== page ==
The text, unfortunately, is light but the images are pretty descriptive so they’ll help with the deciphering. The seller claims that this Nova has been sitting since 1975 and the years have not been kind to any aspect of this car. The seller claims that this Chevrolet Nova was equipped with an RPO L79 350 gross HP, 327 CI V8 though the images of the engine are snippets of valve trains and not the entire engine. Legitimate? Having a heavy-duty twelve-bolt differential under the back end pretty well attests to that engine’s existence as lesser versions didn’t use it. And is typical with that motor, there is a four-speed manual transmission in place. Nova Resource claims that 5,481 Novas were so equipped in ’66, not rare but highly collectible today.

The exterior of this Nova is shaky. It’s a garage find but it has rust and scale in a lot of places. It’s not terrible but it’s going to take metalwork to effect proper repairs. The underside has some serious scale blooming and should involve a thorough inspection. The faded Butternut Yellow finish highlights small pockets of body panel rust here and there. Again, the body of this Nova is far from deleterious condition but it clearly has issues. The good news is that there is no obvious evidence of hard crash damage, a detriment that so often affects old muscle cars. Note the period-correct, lone Cragar S/S mag wheel at the northwest position.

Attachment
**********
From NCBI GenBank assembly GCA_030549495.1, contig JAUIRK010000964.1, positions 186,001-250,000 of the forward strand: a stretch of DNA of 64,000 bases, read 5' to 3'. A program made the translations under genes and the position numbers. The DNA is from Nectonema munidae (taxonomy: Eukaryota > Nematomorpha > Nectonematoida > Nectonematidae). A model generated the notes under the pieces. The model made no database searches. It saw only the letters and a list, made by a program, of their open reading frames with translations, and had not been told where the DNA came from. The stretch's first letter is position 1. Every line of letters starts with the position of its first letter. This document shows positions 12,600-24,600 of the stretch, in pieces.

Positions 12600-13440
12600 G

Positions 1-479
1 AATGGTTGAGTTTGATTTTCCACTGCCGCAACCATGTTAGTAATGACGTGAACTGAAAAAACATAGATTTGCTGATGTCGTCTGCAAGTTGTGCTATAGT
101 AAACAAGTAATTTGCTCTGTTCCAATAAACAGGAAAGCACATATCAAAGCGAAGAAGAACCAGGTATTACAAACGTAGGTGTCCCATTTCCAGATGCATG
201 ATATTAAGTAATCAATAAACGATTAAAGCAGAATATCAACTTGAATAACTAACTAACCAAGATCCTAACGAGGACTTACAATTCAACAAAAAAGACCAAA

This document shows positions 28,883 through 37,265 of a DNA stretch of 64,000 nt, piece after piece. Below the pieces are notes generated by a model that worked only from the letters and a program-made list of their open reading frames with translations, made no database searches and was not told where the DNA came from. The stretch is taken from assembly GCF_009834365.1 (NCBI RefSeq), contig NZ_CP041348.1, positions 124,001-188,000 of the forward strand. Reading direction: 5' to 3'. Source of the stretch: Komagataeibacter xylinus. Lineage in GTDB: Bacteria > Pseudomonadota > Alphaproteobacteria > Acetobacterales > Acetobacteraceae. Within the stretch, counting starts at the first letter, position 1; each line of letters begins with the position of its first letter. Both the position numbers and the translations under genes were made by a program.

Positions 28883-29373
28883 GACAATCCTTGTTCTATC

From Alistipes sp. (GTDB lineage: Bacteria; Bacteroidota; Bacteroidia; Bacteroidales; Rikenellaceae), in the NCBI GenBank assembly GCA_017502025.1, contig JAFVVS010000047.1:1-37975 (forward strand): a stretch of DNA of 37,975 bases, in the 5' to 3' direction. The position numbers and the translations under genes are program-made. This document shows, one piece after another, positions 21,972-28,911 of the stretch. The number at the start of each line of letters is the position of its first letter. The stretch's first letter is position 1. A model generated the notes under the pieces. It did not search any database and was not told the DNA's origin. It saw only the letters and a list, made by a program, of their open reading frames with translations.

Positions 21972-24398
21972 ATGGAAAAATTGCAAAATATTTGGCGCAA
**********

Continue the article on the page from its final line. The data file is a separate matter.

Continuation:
You can smell the mold emanating from the interior – it probably has that unique old-school scent, and then some. I’m not trying to be ugly, but if you have schlepped around enough old cars, especially those that are “finds” of some sort you’ll know exactly what I mean. It’s basically all there, center console included, but I’m still trying to figure out that lava flow all over the rear floor-it’s a time capsule from long ago. True to form is the column-mounted tachometer which probably hasn’t felt a rev impulse in many moons.